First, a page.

Why did you join the army?

– Why did you join the army?
Get away from my home town. See the world. I’ve always wanted to travel. I enjoy travelling. All my brothers have got trades – plumbers, electricians and things like that. And you come back, and people say ‘how was your week at work?’ And they say ‘Oh I’ve done this and done that’. And they say ‘Well he’s done a 6 month tour of Afghan’. And you can hold your head up high and say that. A lot of people respect you for that.
Private Kieran Connolly (20)


– What will you be doing out there?
Detaining people, helping out the Afghani citizens and then, if needs be, killing the Taliban
– And are you… quite excited about…
Aya, I like to kill people – known what I mean
– Do you?
Kill people and you don’t get any trouble for it … so .. why not
Private Junior Taylor (17)

I want to go to Afghan, I mean that’s what I’m training for. I’ve been training for 2 years now… to go to a different theatre and stuff you know. So you can come back and so you can say you’ve been there, you know what I mean. There’s not a lot of people that … people that can say they’ve been to places like Afghan you know.
Private Nick Whelan (18)

– How do you feel about going to Afghanistan?
Well, I like travelling… generally I’m looking forward to it. I like meeting all the different people you know, maybe not in the best circumstances … My life’s maybe not all that interesting so therefore to me its like a great chance to travel … you learn language as well and it’s, like broadens your mind…
Private Robert Templeton (31)

– Why did you join?
Don’t know .. just something different… eager to find out new things and learn different skills and drills…
Air Trooper Gareth Miller (20)

I think they might get a wee culture shock when they get out there. But I think they’ll all come back a hell of a lot better for it. They’ll all come back men, and the experience will be great for them.
– What will change them?
What will change them?
Somebody shooting at them will change them, it changed me. You’ll appreciate things more in life, you know what I mean? You take everything for granted.
Section Commander, Corporal Lachlan Macneill (31)

I’d rather die than just lose a leg or something… just be horrible… cutting a bit off one leg, or one arm and not being able to do the things that you could always to do. You can lose memory, get blown to bits and then you have to live like that without knowing who you are for the rest of your life. If that happened, you’d just probably rather die anyway, you know. Better than that your family having to treat you like a retard and that.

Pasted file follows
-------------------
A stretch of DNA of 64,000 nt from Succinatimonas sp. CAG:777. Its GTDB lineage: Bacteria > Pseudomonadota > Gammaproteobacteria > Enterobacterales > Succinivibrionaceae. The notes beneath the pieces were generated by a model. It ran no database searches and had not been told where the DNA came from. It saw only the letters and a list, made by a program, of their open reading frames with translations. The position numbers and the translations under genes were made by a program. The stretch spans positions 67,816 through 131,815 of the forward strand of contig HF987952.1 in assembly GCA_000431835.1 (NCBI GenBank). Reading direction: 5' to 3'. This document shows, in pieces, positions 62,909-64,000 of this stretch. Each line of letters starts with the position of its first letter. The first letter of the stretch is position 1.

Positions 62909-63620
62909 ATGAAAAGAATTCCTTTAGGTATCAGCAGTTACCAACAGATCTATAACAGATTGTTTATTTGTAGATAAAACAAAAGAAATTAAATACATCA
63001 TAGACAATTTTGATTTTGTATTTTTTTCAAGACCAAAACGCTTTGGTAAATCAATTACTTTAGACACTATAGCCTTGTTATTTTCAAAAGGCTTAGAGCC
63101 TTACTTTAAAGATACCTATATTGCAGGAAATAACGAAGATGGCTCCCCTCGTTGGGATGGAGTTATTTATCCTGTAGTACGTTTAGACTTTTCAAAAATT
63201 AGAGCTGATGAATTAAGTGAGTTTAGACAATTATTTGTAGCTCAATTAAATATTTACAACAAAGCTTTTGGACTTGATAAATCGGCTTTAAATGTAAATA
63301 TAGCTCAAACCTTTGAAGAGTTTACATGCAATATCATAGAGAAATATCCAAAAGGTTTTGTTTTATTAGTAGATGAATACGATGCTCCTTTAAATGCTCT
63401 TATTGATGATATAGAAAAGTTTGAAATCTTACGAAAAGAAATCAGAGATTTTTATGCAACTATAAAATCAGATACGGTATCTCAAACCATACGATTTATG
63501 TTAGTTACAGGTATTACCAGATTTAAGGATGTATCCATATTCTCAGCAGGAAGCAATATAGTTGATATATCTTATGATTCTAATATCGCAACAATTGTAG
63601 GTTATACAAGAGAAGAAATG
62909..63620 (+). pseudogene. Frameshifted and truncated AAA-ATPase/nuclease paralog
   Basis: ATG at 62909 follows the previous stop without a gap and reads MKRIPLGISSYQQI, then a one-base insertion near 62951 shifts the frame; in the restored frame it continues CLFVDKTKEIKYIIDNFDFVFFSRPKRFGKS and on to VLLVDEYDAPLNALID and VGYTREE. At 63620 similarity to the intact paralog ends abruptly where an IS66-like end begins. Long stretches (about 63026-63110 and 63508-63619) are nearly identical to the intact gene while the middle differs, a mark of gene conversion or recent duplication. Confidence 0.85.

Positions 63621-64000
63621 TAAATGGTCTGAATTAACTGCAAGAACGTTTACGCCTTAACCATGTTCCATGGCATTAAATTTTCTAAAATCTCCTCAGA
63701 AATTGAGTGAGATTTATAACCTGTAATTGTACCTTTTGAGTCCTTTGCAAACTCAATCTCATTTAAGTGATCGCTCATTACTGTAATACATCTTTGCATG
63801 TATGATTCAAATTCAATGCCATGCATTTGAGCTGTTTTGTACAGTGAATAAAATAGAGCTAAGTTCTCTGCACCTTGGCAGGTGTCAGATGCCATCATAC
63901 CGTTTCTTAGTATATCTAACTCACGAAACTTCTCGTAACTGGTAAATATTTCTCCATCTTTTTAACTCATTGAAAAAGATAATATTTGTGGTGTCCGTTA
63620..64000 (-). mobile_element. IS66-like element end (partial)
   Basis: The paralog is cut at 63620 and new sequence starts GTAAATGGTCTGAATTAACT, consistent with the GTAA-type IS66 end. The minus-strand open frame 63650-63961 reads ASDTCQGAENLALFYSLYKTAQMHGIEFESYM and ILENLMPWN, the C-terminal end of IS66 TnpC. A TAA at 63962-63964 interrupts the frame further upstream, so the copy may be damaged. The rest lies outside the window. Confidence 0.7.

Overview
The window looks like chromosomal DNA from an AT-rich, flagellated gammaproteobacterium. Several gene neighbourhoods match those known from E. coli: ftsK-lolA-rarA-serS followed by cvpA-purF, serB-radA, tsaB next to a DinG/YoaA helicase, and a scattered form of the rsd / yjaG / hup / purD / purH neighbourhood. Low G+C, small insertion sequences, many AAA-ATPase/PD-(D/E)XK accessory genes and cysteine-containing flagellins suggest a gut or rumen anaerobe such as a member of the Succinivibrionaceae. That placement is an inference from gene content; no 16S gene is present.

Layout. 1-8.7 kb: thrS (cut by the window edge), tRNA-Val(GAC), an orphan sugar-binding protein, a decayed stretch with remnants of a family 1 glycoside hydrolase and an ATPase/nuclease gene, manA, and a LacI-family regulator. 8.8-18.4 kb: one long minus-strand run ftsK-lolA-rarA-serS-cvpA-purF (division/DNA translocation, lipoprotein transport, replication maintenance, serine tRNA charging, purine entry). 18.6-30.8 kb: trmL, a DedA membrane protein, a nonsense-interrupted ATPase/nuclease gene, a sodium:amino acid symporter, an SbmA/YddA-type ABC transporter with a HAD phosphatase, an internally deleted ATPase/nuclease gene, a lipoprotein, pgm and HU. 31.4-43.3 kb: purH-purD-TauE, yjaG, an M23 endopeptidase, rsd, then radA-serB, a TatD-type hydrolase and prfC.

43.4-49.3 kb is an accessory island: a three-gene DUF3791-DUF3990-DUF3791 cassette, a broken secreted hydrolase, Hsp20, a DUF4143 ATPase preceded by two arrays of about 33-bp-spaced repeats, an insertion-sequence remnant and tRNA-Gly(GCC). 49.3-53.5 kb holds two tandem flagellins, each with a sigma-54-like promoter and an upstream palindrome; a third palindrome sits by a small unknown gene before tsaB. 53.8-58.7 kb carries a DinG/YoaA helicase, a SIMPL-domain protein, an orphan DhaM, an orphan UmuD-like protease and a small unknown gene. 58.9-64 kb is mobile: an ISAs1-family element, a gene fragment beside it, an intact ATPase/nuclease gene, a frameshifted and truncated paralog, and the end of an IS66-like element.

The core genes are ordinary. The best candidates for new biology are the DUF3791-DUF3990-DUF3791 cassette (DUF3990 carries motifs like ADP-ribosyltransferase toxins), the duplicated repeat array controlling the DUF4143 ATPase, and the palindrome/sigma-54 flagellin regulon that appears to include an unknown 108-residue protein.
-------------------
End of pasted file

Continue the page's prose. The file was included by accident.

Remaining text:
Private Junior Taylor (17)

All quotes are taken from the Guardian’s in-bed reportage of our boys fighting the good fight. Britain’s so-called leading liberal newspaper offers an exciting online film of soldier games at home in Scotland, with mock-up Afghan towns, an authoritative English commander explaining to the (mock-up) Afghani locals that they are ‘not safe here’ and a mock-up local nodding meekly at the kind protectors. It feels exciting: the kind of war games many of us played as children – only with real weapons, electronic devices to show when you are dead, and much more adrenalin. No wonder the boys – not yet men – from 1 Section, 2 Platoon, A Company, 5 Scots (Argyll and Sutherland Highlanders) want to go and try the real thing.

The Guardian also offers interviews with members of the Highlanders. These are open, friendly, normal lads, game for a bit of adventure, ready for hard work, keen to do something useful (or heroic). Ready to travel and see the world.

Boys, Not Yet Men

But I doubt that the MOD has told them what it means to get a wee culture shock and come back men. I doubt that they have been told about the devastation we have brought upon the country they are off to visit, the lives that we have ruined and the people we have helped to brutalise. I doubt that the MOD has bothered to warn them that the impact of that brutalisation and devastation is likely to be felt not just by innocent Afghani citizens, whose lives and livelihood, whose nerves and friends and family have been pulverised beneath our mighty bunker busters. Because that devastation and the brutal killing culture will no doubt leave its imprint on the boys-not-men of the Argyll and Sutherland Highlanders themselves.